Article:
Virtual Research Environment for the Humanities

Ruth Kirkham, project manager

2005: requirements gathering. Go to humanities researchers, and see what they wanted --- not build it first and force it on them. How would it integrate into their daily work, what tools do they currently use, what would be useful. 6 months. Towards the end, four demonstrations to run past them:

  • Research discovery service (already in place in medical sciences; pushing Oxford humanities research into the web). Because Oxford is so decentralised, people didn't even know what was happening within faculties (people talk within colleges instead). Customising medical discovery solution to the humanities.
  • Physical tools: digital pen and paper (also done with biology vre), allowed digital notetaking. But libraries would not allow anything in the building with ink in it! Are working on pencil version. Hasn't been followed up so far, will likely get resumed next phase.
  • Access grid, personal interface. "But we have books, I want to use my office." Overtaken by developments like Skype.
  • English department, Jane Austen manuscripts being digitised and compared: cross searching of databases into their environment: English Books Online, Samuel Johnson dictionary, 18th century bibliographical dictionaries, etc. This did not become fully flegeded service, but has gone forward.

Ancient Documents demonstrator got more funding, became more robust, fully functional mockup. The English engagement was going on while the ancient documents work was going on, and is on-going. The VRE for docs & mss funded last year, March 2006-March 2009: broaden outputs from previous project and working them into the VRE. Focussing on those two demonstrators.

Development & user requirements are iterative: feedback from users every three months. Now have functioning workspace; most goodies are on the development site, not the more public site. Most work is still with the ancient documents people. Recently have started speaking to English again. Archaeology Virtual Research Environment at Reading (VERA) is trying to pull in data from databases; working with them to situate artefacts within their archeological contexts; currently proof of concept. (The Reading work is on a pre-literate site at Silchester, so the data isn't there yet, but the conceptual work can still be demonstrated.)

Recently moving to generic RDF triple store, which will accommodate disparate unstructured data better. Of course not well optimised for access like relational databases are, so ultimately may be scalability issue (but probably not in this discipline). Annotations stored as RDF, as well as metadata about images fitting an ontology. Had to homebrew ontology, what was out there did not match requirements. Intend ultimately to link to CIDOC ontology (museums & archives), which is gaining them traction for artefacts like monuments.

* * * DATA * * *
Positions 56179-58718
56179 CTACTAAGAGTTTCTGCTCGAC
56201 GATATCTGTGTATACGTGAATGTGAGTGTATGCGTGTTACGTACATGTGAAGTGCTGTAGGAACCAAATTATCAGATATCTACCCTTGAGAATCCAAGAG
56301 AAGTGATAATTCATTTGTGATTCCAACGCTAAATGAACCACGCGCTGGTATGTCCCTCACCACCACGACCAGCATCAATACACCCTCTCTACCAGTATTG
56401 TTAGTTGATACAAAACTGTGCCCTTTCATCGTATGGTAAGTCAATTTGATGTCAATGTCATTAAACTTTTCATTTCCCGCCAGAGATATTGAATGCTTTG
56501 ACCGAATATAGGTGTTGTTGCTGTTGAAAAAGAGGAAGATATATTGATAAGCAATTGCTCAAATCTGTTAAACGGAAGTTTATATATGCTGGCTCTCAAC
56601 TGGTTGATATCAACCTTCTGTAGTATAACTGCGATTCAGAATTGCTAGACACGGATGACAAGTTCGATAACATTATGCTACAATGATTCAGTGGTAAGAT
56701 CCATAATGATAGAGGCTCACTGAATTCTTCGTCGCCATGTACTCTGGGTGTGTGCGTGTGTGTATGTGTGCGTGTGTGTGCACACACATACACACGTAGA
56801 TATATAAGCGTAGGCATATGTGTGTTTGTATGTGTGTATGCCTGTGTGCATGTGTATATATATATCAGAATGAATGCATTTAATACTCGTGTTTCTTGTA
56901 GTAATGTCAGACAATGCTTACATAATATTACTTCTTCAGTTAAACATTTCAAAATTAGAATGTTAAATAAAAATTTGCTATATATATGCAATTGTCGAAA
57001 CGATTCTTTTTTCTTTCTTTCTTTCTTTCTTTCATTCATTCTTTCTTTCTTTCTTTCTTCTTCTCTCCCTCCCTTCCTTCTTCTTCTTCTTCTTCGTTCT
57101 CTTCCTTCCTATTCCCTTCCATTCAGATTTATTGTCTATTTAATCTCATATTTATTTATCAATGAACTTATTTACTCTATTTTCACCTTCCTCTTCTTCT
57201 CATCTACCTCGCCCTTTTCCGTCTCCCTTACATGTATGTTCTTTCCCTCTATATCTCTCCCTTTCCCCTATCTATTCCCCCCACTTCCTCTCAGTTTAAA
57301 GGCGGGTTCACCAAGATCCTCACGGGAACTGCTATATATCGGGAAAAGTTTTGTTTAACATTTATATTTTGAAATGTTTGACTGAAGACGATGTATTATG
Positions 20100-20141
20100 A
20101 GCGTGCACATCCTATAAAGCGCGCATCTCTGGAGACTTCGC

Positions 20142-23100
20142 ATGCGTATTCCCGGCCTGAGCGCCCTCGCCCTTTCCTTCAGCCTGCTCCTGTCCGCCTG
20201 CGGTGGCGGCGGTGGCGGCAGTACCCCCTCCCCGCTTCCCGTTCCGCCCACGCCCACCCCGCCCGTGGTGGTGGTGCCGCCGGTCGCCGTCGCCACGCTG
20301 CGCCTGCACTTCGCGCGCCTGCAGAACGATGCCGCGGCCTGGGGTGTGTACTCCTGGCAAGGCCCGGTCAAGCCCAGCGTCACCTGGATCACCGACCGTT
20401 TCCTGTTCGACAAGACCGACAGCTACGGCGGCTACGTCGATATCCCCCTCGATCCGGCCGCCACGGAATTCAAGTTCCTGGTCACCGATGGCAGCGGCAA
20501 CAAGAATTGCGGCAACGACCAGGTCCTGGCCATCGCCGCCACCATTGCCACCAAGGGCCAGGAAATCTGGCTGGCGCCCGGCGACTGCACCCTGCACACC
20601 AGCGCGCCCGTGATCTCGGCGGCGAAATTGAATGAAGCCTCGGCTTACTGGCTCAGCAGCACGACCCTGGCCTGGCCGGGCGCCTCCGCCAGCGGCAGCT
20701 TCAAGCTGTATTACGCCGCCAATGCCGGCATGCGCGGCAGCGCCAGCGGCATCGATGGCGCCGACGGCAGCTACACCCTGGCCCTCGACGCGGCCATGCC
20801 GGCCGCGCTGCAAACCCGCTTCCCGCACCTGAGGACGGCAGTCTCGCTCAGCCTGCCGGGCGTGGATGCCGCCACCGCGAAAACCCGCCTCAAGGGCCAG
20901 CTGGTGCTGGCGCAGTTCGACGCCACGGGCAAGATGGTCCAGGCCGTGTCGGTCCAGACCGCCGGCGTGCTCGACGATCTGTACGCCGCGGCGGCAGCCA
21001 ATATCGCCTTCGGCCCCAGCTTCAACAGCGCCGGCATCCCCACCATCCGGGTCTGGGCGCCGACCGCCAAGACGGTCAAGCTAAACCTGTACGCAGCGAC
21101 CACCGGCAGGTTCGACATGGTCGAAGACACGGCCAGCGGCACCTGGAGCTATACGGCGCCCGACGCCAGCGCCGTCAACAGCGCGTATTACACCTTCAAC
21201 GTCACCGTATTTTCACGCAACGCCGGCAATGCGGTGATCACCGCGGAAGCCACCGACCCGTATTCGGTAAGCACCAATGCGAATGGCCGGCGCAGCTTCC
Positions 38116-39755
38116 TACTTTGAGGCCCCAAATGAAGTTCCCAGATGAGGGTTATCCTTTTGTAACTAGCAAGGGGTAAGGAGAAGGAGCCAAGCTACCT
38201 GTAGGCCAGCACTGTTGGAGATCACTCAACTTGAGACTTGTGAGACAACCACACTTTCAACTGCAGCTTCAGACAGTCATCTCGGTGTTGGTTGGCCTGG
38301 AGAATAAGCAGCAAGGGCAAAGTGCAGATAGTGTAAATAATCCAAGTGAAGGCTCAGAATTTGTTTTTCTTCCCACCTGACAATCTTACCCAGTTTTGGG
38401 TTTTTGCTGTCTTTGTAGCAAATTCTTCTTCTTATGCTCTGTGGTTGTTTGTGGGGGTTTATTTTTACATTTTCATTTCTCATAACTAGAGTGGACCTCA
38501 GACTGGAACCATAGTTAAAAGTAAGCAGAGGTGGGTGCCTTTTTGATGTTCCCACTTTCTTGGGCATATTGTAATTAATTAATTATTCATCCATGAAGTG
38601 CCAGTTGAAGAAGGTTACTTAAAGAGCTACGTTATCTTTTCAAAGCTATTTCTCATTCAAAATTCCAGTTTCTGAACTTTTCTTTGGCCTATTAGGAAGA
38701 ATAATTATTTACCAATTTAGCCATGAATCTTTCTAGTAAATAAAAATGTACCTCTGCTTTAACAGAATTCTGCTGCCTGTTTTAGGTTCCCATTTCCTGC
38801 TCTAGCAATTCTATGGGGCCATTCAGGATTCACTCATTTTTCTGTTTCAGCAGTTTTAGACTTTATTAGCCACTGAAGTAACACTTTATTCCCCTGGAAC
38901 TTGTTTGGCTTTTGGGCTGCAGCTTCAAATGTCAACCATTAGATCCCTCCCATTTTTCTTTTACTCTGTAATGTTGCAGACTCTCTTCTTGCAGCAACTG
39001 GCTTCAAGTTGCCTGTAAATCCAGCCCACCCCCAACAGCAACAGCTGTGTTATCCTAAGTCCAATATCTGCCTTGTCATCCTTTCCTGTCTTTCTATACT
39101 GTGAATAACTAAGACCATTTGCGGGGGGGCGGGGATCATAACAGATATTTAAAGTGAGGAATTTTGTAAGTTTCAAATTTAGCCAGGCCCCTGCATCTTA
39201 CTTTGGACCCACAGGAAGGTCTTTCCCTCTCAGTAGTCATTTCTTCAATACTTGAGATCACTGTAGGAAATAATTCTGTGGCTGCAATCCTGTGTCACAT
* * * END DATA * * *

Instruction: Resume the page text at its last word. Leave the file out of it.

Hey, the ontology website is hosted in Greece. Must keep in mind for next junket. :-)

Lots of linked images of the same artefact, varying from each other minutely; no standard to capture that distinction. Other VRE is looking at polynomial texture map: how the object reacts to light, a polynomial for each pixel. Need lots of photos (30-50). Effect is virtual "moving a torch across" the artefact, seeing it under different lighting. (Is not going so far as a 3D model.) Archaeologists already using this tech live. There will be bulk photo'ing of the Vindolanda tablets at the British Museum July.

Plugging in work from Ségolène Tarte also working for Prof Bowman: imaging ancient documents, image analysis of artefacts. Removing woodgrain from pics of stylus tablets, to highlight the writing.

Will be pursuing collaboration with Aphrodisias project at King's College --- and anyone else relevant in the field.

Oxford CMS is SAKAI. Intend seemless integration. Classicists haven't picked up on CMS yet as a practice. Publishing images, annotations to repositories not something on the classicists' horizon yet (too traditional, and community moving very slowly in that direction), but Oxford institutional repository very much interested. Will wait on institutional repository to give the lead, and the team will do the interfaces to it. Single button deposit vision would make life easiest for them. The project is careful to follow the users and not dictate solutions to them.


  • Cool -- and useful --- eye candy
  • They know well the cultural resistance they will find, so they are developing features slowly and incrementally; and always what the users want and see the point of, rather than what is blindingly obvious (e.g. electronic publication)
  • In the humanities, it's all about the metadata, not the data. (The data are just photos)
  • Hence the embrace of the woolly mess of RDF --- a very far way from the rigid schemas of CCLRC
  • Portal environment for collaborationware, and to provide access to online databases. Just access: they're not going to try and RDF the Perseus project (mercifully)
  • On the other hand, bold vision of mashing up classics and archeological data (from VERA) to situate their data in context.

    • That's the kind of cross-disciplinary work that needs to happen and doesn't
    • They're lucky to have champions in both disciplines who "get it"
    • Mashing up RDF with RDF? It'll be wonderful when it happens; it'll also be very difficult.

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